Hotrod parts are still made at Norwalk Ave but the business has evolved to survive. Dean’s death in 1987 echoed the changing landscape of car culture. Mooneyes was in jeopardy for a brief time before gaining new life with an international flavor. Shige Suganama was a longtime Mooneyes distributor in Japan, good friend of the Moons, and clearly had a deep love for the brand because he bought it and revived it as Mooneyes USA. Hotrod component manufacturing continued as per tradition but the public relations side of the business was due for a makeover. The new owners have pumped vitality into the brand with new apparel and merchandise, international locations across Southeast Asia and the world, and the incredible Mooneyes show in Yokohama, Japan.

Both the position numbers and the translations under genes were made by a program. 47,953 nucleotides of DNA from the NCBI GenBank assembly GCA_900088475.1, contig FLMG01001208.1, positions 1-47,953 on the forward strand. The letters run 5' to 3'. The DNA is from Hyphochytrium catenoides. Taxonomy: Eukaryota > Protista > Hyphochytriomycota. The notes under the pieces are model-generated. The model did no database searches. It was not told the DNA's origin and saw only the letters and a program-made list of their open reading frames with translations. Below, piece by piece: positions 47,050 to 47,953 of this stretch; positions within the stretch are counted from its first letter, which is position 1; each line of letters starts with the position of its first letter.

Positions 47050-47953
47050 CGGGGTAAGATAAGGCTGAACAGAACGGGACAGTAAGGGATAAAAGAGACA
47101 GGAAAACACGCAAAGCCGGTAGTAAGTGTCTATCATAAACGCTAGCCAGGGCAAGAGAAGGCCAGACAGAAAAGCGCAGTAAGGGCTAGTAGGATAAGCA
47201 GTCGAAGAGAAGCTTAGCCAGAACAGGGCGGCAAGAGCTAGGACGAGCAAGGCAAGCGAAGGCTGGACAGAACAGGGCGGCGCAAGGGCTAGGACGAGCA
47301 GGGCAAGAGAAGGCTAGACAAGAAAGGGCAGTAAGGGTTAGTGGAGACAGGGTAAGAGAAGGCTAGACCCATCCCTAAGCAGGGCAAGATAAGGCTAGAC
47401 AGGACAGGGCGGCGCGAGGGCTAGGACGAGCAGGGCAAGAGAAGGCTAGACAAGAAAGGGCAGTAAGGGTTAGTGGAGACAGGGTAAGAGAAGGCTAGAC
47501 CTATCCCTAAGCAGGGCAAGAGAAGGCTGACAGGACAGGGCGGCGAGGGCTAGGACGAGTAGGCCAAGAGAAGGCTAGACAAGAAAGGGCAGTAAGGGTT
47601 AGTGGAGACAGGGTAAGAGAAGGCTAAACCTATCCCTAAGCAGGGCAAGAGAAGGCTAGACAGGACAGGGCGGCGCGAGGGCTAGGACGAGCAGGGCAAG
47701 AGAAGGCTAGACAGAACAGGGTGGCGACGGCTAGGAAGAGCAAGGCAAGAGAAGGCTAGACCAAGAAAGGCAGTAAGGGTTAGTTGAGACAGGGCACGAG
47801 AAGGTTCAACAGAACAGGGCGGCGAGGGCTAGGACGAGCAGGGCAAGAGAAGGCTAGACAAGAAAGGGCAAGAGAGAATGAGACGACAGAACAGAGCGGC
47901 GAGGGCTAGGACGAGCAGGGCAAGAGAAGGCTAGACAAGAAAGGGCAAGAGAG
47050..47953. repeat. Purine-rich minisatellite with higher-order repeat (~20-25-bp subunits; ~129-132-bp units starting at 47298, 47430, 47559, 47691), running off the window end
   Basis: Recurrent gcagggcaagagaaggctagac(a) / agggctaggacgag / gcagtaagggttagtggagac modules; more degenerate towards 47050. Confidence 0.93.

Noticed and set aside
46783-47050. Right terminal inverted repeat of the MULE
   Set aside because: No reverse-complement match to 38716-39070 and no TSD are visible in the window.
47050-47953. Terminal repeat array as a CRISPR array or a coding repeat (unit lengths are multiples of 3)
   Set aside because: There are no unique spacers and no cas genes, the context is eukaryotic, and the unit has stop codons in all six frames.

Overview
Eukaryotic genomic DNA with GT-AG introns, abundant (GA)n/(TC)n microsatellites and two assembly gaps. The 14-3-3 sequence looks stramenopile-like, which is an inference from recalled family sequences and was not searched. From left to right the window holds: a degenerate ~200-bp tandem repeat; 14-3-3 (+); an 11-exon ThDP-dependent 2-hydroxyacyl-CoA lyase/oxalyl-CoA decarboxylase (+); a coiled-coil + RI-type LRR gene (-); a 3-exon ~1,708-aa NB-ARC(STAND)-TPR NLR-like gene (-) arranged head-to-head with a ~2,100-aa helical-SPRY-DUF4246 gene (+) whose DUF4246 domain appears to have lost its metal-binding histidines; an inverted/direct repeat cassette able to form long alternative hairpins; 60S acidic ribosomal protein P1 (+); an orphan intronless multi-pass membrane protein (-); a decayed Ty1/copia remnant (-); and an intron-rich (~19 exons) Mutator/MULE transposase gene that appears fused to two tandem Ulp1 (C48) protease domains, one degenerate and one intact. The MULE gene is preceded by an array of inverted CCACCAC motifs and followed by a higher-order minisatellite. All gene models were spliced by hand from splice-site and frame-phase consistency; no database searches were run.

With this international connection the chatter around Mooneyes headquarters isn’t what you would expect from most hotrod shows in America. Enthusiasts discussed the finer points of carburetion and superchargers in Japanese, Los Angeles Spanglish, and American English to the tunes of Rockabilly music and throaty flatheads V8s. Some were lifetime Angelinos driving their hotrods to an old local haunt while some had jetsetted across the Pacific in a pilgrimage to the birthplace of their passion. All spoke the same language with different words.
The beginning of Mooneyes is a tale that could only be told in the small geographical nucleus of Southern California; the crowds of innovators, racers, and engineers overlapping and interacting in the greater Los Angeles area. But now the brand represents the universality of hotrodding; the Indonesian choppers that could make a Hell’s Angel swoon, the Japanese lowriders that would own Whittier Boulevard if they could make the trip, and the Scandinavian muscle cars tearing up the few European drag strips. The Mooneyes Open House celebrated over 60 years of operation in Santa Fe Springs with both local flavor and international flair.